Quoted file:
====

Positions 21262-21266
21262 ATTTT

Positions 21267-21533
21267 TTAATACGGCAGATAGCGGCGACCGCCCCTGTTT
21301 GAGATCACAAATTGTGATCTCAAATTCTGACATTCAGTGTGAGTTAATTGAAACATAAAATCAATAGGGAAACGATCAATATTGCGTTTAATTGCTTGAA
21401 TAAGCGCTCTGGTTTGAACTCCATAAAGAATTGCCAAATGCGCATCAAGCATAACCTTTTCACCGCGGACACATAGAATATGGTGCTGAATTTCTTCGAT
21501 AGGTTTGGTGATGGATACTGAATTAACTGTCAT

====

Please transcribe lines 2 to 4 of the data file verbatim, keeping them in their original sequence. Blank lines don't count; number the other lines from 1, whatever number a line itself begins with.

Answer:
21262 ATTTT

Positions 21267-21533
21267 TTAATACGGCAGATAGCGGCGACCGCCCCTGTTT